"Watersheds" was written for the Wilderness Act Performance Series in Atlanta, Georgia as part of the 50th Anniversary Celebration of the Wilderness Act of 1964. During the residency, the composer spent days exploring the West Atlanta Watershed Alliance's nature preserves which included Hampton-Beecher Nature Preserve, Cascade Springs Nature Preserve, and Bush Mountain at the Outdoor Activity Center. Each area, even though relatively close in proximity to each other, offered a unique experience. The composer decided it would be best to dedicate each movement to each park.
The first movement is dedicated to the Hampton-Beecher Nature Preserve. Named after the vibraphonist Lionel Hampton, this movement highlights the vibraphone. This park is used by visitors as a place to get exercise and the music reflects hurried activity by the visitor, however, its not long before a visitor is overcome by the beauty of the giant trees that seem to spring out of no where. One finder herself in a state of wonderment to find such a natural beauty in a metroplis full of people.
The second movement, Cascade Springs, investigates the past life of Cascade Springs Nature Preserves. Cascade Springs was the site for the beginning of the fall of Atlanta during the Civil War, which is in the 150th anniversary. "Marching Through Georgia" heard in the piccolo and the bass drum recalls cannon fire. The thrasher bird calls, state bird of Georgia, can be heard thoughout the movement.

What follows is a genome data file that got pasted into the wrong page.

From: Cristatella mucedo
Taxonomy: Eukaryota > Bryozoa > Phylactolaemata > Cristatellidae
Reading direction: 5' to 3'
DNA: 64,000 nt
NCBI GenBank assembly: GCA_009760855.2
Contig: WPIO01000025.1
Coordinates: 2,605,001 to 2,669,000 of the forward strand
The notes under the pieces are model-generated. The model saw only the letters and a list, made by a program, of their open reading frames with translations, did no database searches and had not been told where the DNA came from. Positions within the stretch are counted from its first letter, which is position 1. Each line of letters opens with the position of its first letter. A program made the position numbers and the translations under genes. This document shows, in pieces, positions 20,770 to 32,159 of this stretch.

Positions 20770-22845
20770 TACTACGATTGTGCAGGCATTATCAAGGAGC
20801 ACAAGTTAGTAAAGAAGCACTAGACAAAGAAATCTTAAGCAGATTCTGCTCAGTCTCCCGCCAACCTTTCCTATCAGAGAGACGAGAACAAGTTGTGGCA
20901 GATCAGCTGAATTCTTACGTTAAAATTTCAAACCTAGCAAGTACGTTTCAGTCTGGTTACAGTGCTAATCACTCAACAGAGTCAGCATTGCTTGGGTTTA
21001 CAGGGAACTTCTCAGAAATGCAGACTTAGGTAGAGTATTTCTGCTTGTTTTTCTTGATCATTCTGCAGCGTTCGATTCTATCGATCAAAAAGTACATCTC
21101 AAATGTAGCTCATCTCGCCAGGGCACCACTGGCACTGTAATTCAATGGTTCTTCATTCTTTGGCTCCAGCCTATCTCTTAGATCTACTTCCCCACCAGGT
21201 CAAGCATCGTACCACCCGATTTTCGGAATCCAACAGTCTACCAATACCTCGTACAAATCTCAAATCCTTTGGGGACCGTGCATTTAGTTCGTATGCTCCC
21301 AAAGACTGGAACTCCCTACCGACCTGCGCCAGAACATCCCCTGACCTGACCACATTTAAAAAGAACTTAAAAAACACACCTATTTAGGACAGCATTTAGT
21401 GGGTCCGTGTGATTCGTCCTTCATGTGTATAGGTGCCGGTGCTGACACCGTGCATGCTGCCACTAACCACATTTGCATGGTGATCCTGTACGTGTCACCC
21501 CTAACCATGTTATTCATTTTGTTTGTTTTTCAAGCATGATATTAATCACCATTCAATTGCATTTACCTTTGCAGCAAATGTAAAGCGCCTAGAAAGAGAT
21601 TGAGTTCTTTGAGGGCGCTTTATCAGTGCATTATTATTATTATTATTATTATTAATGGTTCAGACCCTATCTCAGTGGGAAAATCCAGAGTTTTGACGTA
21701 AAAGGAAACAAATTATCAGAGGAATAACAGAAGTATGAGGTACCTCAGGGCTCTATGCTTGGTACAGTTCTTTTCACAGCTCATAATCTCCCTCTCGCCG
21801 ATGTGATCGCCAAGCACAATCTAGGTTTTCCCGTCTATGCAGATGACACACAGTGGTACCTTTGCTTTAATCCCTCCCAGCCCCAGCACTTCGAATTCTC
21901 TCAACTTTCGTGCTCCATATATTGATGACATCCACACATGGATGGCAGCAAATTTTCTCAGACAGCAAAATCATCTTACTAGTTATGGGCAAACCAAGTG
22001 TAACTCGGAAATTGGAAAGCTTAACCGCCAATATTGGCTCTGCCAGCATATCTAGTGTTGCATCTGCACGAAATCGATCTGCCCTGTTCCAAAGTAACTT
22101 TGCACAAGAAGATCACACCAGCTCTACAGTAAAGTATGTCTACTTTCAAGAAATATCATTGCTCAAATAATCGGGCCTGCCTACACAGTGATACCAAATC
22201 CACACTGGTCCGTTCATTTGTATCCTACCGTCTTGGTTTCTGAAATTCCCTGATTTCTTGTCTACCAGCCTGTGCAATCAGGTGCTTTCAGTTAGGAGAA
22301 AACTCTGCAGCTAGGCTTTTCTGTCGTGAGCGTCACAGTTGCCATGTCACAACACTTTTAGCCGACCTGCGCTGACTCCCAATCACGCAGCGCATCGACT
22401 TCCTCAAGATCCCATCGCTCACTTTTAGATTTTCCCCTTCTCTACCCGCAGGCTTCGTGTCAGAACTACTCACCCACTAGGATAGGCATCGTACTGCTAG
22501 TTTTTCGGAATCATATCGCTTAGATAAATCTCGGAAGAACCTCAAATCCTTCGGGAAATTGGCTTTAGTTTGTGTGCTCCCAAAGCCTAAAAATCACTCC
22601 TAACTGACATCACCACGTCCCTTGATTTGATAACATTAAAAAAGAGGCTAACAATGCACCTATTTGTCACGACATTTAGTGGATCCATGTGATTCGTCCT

The final movement, Bush Mountain, starts with jazz and urban musical themes to represent the hustle and bustle of life outside the park, then the themes die into the activity inside the center, and dissipate into the nature sounds as you movement from the forest to the field. A firecracker sound propels you back into the community, but this time altered under the influence of the sounds found in the wilderness in the parks as the composer felt upon first visit to Bush Mountain.
The goal of this piece is to illustrate how nature can impact daily lives, even in the city. Our lives become hurried, tense, and thoughtless in the grind of staying ahead where every minute is booked. Time in nature offers a chance to slow down, be quiet, listen, relax, and reflect and help us grow as individuals and unite as a community.